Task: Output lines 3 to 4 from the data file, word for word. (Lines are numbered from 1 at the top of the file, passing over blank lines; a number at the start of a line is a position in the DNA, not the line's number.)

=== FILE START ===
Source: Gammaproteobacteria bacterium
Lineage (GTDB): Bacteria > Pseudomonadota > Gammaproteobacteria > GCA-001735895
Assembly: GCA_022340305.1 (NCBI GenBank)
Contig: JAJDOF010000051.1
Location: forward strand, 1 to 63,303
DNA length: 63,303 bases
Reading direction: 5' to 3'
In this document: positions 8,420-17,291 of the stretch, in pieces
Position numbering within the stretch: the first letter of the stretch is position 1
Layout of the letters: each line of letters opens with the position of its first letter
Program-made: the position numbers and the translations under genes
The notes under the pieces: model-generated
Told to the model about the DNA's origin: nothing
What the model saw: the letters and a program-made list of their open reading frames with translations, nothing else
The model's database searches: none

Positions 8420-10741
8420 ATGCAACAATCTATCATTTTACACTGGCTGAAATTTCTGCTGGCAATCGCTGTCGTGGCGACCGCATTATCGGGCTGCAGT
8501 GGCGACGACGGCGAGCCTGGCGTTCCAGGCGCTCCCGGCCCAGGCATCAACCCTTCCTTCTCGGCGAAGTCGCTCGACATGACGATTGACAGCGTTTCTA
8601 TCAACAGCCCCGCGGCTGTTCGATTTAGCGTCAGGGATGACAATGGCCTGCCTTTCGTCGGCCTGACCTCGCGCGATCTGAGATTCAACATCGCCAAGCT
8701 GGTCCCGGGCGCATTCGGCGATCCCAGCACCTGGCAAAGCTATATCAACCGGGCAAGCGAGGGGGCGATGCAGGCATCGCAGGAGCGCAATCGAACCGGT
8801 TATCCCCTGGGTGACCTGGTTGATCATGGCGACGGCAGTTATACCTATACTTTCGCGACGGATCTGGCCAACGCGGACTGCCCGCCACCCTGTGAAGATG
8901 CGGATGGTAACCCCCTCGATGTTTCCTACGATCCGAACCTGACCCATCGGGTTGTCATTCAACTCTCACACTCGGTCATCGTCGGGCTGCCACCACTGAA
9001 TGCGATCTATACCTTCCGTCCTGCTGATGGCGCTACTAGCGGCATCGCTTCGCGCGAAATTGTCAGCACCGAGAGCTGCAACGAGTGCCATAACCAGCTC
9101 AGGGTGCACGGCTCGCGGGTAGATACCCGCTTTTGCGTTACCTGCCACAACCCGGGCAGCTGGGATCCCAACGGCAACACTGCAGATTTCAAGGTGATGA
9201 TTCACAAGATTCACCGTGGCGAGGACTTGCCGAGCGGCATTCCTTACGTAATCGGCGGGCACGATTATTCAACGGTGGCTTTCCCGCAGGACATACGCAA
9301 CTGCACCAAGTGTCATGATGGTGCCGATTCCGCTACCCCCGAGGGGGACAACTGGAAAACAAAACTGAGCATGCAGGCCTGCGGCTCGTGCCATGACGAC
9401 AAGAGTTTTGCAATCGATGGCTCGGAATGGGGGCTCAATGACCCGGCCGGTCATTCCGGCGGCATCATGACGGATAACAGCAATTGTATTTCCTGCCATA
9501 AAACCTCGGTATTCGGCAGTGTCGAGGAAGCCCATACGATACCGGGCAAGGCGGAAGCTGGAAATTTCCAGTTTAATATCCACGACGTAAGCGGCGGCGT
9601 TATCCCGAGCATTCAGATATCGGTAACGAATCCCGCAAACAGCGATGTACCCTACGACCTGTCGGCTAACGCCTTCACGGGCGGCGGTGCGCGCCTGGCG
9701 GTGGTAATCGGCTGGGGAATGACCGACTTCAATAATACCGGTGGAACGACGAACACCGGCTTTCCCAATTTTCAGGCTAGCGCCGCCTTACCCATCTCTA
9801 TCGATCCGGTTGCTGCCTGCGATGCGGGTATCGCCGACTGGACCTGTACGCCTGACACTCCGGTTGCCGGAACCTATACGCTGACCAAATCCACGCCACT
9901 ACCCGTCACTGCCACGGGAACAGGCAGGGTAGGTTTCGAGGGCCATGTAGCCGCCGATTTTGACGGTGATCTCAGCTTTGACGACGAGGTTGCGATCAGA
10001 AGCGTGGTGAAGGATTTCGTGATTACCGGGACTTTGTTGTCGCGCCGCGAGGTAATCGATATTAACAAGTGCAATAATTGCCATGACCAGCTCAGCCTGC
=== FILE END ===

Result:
Assembly: GCA_022340305.1 (NCBI GenBank)
Contig: JAJDOF010000051.1